While it is not directly stated, it can be assumed that the evil that slept beneath the earth was one of the Old Gods. Interestingly, if one pieces together the Azeroth map into one continent as it was pre-Sundering, this location is just under or near the original location of the Well of Eternity. Given the fact that Azshara made a pact with an Old God when she and her city were submerged, a pact that introduced the naga as a race, it can be assumed that this Old God is the one that yammered at Azshara and made her a not so little mermaid.
The Master’s Glaive – Darkshore
This is a location that has either been overlooked or ignored by the majority of the Warcraft player base. Located in Darkshore, it’s a little out of the way for anyone that isn’t leveling a night elf or a draenei – most horde players wouldn’t even see this location unless they were out getting the Explorer achievement. In the Master’s Glaive, there is a monument, or the remains of a battle – a giant glaive impales the skull of some strange creature with tentacles. The night elves consider it a sacred area, and believe that a Titan killed an Old God at this location, as the glaive is too large for anything other than a Titan to wield.
In game, the area is now under the control of the Twilight’s Hammer – a cult often known for consorting with Old Gods. They believe the statue, or skull, or monument, or whatever it is, is actually the corpse of an Old God. Whether or not this is true has yet to be addressed, but the evidence is stacked to suggest that there was an Old God here, but it met its end at the end of a Titan weapon.
Ahn’Qiraj – Silithus
This is the moment that people really started noticing the Old Gods. Rather than being some mysterious, unknown force that was vaguely referenced by lore, suddenly players found themselves confronted with direct and unequivocal evidence that the Old Gods existed. The War of the Shifting Sands was incorporated into existing Warcraft lore, and involved the night elves extensively – notably one of their leaders, Arch Druid Fandral Staghelm who had up until that point no particular reason for being nasty to players other than being a big old jerk. It was revealed that Staghelm sought the help of the Bronze Dragonflight to solve the problems presented by the Old God C’thun, and while these efforts worked for a short time, C’thun had risen again to cultivate chaos and destruction.
Ulduar – Northrend
Are you seeing a pattern on that map yet? This was the point where the dots started connecting for me. Ulduar, high up in Northrend was the host and home to yet another Old God – Yogg Saron, imprisoned in the Titan stronghold of Ulduar. Players once again got to fight and defeat one of these creations.
These map points were proving terribly interesting to me, and I found it necessary to plug in that last and final point.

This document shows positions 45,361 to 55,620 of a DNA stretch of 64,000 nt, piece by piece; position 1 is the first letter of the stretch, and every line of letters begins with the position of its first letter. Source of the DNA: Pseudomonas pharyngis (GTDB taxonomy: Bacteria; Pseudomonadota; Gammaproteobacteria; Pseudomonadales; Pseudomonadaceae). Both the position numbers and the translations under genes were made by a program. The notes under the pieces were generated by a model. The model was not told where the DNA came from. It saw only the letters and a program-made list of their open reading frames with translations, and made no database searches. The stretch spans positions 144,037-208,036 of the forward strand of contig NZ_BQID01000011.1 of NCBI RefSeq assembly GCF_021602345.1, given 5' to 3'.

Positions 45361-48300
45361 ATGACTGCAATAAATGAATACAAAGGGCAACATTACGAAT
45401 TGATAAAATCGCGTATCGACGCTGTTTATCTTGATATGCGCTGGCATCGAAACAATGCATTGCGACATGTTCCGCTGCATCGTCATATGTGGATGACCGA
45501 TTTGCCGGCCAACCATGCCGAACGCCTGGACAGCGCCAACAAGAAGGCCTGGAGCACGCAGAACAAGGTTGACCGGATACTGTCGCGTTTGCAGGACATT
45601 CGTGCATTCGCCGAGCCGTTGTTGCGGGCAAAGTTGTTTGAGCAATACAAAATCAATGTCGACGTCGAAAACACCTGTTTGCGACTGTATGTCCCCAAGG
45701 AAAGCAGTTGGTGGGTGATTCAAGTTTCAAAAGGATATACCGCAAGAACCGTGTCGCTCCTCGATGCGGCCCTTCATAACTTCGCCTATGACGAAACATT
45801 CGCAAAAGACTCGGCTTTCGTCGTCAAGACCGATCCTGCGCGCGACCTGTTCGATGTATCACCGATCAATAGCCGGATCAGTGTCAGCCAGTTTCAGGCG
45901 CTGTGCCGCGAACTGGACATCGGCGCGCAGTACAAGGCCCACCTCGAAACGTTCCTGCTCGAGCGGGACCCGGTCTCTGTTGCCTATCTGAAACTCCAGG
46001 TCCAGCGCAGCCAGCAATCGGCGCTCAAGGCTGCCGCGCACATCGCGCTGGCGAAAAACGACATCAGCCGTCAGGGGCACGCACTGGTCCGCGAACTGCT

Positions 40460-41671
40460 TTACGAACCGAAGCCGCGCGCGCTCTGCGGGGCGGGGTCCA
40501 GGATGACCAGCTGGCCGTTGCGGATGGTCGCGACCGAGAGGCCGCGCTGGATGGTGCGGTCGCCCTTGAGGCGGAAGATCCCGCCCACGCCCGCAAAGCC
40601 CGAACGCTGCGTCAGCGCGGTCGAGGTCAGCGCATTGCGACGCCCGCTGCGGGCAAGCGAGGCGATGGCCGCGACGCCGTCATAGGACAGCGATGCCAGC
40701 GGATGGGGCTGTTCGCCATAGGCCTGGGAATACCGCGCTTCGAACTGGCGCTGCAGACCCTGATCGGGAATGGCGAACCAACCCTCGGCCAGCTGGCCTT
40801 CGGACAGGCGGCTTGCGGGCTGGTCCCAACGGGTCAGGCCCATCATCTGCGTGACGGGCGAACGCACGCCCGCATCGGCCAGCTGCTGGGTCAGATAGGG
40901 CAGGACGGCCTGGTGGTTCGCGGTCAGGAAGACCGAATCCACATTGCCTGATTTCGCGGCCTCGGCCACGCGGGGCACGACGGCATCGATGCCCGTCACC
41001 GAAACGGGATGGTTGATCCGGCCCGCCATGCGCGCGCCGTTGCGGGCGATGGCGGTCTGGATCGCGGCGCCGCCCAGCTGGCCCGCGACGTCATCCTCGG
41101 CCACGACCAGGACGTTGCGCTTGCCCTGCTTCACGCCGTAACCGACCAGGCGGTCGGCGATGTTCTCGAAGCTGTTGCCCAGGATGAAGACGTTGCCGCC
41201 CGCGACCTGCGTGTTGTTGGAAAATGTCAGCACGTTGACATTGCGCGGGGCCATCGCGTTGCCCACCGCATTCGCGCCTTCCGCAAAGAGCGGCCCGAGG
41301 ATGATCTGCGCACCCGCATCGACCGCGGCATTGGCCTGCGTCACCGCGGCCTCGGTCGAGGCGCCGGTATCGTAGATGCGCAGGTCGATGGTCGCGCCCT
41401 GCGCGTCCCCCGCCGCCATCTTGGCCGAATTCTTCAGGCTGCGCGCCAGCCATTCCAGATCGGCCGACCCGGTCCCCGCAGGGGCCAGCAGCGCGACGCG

While Hakkar, the vengeful boss at the end of the Zul’Gurub instance is often called an old god, he is not an Old God. More powerful than an elemental lord, but slightly less than a god, Hakkar was worshipped by the trolls. So why is there a mark on the map here?
Karazhan, the mystical home of Medivh is often referenced as having been constructed on some powerful ley lines that attribute to the strong magical energy that surrounds the tower. It is possible that parts of the peculiar properties of Karazhan are because of an Old God as yet discovered. There is, however, something else that makes a lot more sense.
Duskwood, that creepy zone that low level Alliance love and fear, has a rich history of people going mad. The Scythe of Elune is mentioned, the Black Riders of Deadwind Pass, worgen and undead, and humans that have completely lost their minds. But the most peculiar and as yet unexplained part of Duskwood is the portion nestled directly in the center of the otherwise unsettling zone – The Twilight Grove. This crater is supposedly the remains of a volcano, and carries an oddly night elf feel to it. The logical leap to make is that Duskwood itself, the corruption, the darkness, and everything that has befallen the area is the direct result of an Old God buried somewhere below.
Why did I make that fifth connection? Take a closer look at the map. I have clumsily connected the dots, line tool style:
Oh Blizzard. You are fond of putting pentagrams in strange places , but this is far too interesting to be coincidental. Notice that the center of my messy pentagram is none other that the Maelstrom, that nasty swirling bit of chaos and tidal fury that all ships make a strong point to avoid when sailing about Azeroth.
Is your mind boggled yet? It gets better. So much better. Read on, and prepare to start making cardboard ‘The End Is Near’ signs to wave about your nearest street corner.